Mod parent up because the answer is GP. OP was a mercenary for the bubble times and is not interested in tech, let him burn... Programming, like many professional fields, is one you have to continue to learn because the field develops. You can't just slide by with the crappy fad info your college was spinning through you when you were an undergraduate. This OP actually disgusts me a little and is a poor excuse for a techy...uggghhhh...

Re:You Tell Me If You're Too Old; What Is Your Goa (4, Informative)

thereitis (2355426) | about 2 years ago | (#41562545)

40 years old is so young if you take care of yourself! I'm pushing 40 and I know as well as when I was 20 that tech is what I love to do and that's what I am going to do. I have noticed changes in getting older, like getting in the zone takes a little longer, but using age as an excuse to not get the job done has never entered my mind. Figure out what you want to do, and fricking do it!

Re:You Tell Me If You're Too Old; What Is Your Goa (0)

Anonymous Coward | about 2 years ago | (#41562641)

Curiously for me, I've noticed that getting in the zone takes less and less time as I've been getting older.

I've been playing tons of Tetris since I heard that "the zone" with Tetris is the same place you get to when hacking (feels the same) and it worked for me. Single pointed meditation was also alright, but less productive feeling than back to back to back to back T-spins.

It's about going for it, yeah! It sounds like OP has already given up though, so we might want to encourage that to reduce competition for our roles.

Re:You Tell Me If You're Too Old; What Is Your Goa (1)

Anonymous Coward | about 2 years ago | (#41562579)

I'll answer that way.. his defeatist attitude deserves the answer.

Rather than sitting around slashdot asking questions, I'd of been off locking myself in a room to learn something with a decent market share and something I enjoyed coding in. I'm nearly 40 and I tend to pick up new languages and keep working at it.

Like any decent career it takes hard work and a lot of your time to keep progressing. .NET is still a skillset with worth.. that is if you're any good at it.

Re:You Tell Me If You're Too Old; What Is Your Goa (3, Interesting)

DuckDodgers (541817) | about 2 years ago | (#41562663)

As Anonymous Coward said, you just about said everything that needs to be said.

I'm in a partial management role. I suck at it. I've bought books on the topic and I'm trying to learn from my mistakes. But as much as I enjoy teaching other developers and learning from them - and I genuinely do - I like designing and writing code more.

There are free online learning courses at coursera.org and codeacademy.com and MIT Open Courseware for learning. If you're not ready to write an application for Heroku or Red Hat OpenShift, take a few free courses to learn the concepts.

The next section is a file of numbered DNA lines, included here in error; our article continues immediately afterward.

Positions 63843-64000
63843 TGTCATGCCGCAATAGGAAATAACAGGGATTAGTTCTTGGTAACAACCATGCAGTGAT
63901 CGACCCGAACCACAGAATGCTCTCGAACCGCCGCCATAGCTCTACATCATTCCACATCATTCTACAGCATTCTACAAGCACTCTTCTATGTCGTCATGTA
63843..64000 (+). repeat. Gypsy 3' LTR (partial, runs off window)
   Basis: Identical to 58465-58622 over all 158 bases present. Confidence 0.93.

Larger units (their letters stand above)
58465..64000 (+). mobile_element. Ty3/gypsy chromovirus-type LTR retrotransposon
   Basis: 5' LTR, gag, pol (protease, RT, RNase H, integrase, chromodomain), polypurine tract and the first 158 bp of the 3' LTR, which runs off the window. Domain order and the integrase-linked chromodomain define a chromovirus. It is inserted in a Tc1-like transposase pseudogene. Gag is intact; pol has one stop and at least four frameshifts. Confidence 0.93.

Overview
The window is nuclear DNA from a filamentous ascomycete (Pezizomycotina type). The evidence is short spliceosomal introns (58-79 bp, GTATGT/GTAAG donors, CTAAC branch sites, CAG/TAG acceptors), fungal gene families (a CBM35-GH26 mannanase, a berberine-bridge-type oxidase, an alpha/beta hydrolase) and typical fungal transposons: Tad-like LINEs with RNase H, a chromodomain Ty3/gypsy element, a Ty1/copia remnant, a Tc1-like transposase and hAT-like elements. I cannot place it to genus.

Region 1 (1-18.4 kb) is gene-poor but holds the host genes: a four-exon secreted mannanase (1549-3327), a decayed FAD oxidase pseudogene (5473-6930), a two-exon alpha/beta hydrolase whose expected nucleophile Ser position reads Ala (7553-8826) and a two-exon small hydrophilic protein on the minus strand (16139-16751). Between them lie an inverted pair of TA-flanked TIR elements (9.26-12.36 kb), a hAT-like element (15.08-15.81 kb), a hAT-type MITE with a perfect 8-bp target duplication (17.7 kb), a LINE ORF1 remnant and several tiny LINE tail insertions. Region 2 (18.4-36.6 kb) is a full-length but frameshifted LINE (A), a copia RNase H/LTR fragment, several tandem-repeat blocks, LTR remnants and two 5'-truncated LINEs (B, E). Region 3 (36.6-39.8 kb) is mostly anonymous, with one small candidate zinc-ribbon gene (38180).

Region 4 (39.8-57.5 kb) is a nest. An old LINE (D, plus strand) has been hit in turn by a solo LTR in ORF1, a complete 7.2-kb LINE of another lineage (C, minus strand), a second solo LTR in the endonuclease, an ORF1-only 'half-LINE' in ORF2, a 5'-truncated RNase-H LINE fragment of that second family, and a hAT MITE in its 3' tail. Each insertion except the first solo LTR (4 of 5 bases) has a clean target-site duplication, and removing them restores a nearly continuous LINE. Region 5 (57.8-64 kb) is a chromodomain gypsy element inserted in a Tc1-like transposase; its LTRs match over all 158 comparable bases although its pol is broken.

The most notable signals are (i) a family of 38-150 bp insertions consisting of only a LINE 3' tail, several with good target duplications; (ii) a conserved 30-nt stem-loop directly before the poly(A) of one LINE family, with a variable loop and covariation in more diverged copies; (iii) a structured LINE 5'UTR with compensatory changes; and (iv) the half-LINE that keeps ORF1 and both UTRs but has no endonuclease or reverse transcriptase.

Something I finally started to learn in my early 30s is that for most people most of the time, if you get really good at something difficult, it will become entertaining for you. Learning how to write my first programs sucked. Even working on code in a lot of my 20s sucked. But in my late 20s and now 30s I had kids and if I didn't get pretty damn good at my job, I couldn't command the salary I needed to pay the bills. I started busting my ass to go from low-mediocre to something better, and suddenly I was having a lot of fun. I can't judge my skills now, I'd like to think I'm competent but I may be barely past low-mediocre. Regardless, I can do a lot more than I could before at a lot faster pace, and I get to tackle interesting problems instead of relatively routine things. Those changes make the job fun in a way I never imagined even as a teenager dreaming of writing video games.

Re:You Tell Me If You're Too Old; What Is Your Goa (4, Interesting)

samkass (174571) | about 2 years ago | (#41562843)

If you enter the work force in your early 20's, at 40 you're less than halfway to 65, which is a "normal" retirement age... in other words, at 40 you're still in the first half of your career. No matter what you decide, it's not because you're "too old" that you'll succeed or fail. But in technology it really pays to like what you do and be willing to try lots of technologies, languages, systems, etc. Do side projects you like and if you find one you REALLY like see if you can make it your job. Or just find the highest buck-for-the-bang, slog through your workday and spend the money on insanely fun weekends and vacations. There are a lot of paths here, and I don't think Slashdot can tell you how to live your life.

(Disclosure: I'm 39)

Re:You Tell Me If You're Too Old; What Is Your Goa (5, Insightful)

Penguinisto (415985) | about 2 years ago | (#41562871)

I'd elaborate on the parent post, but it's hard to, since he covered a mountain of ground.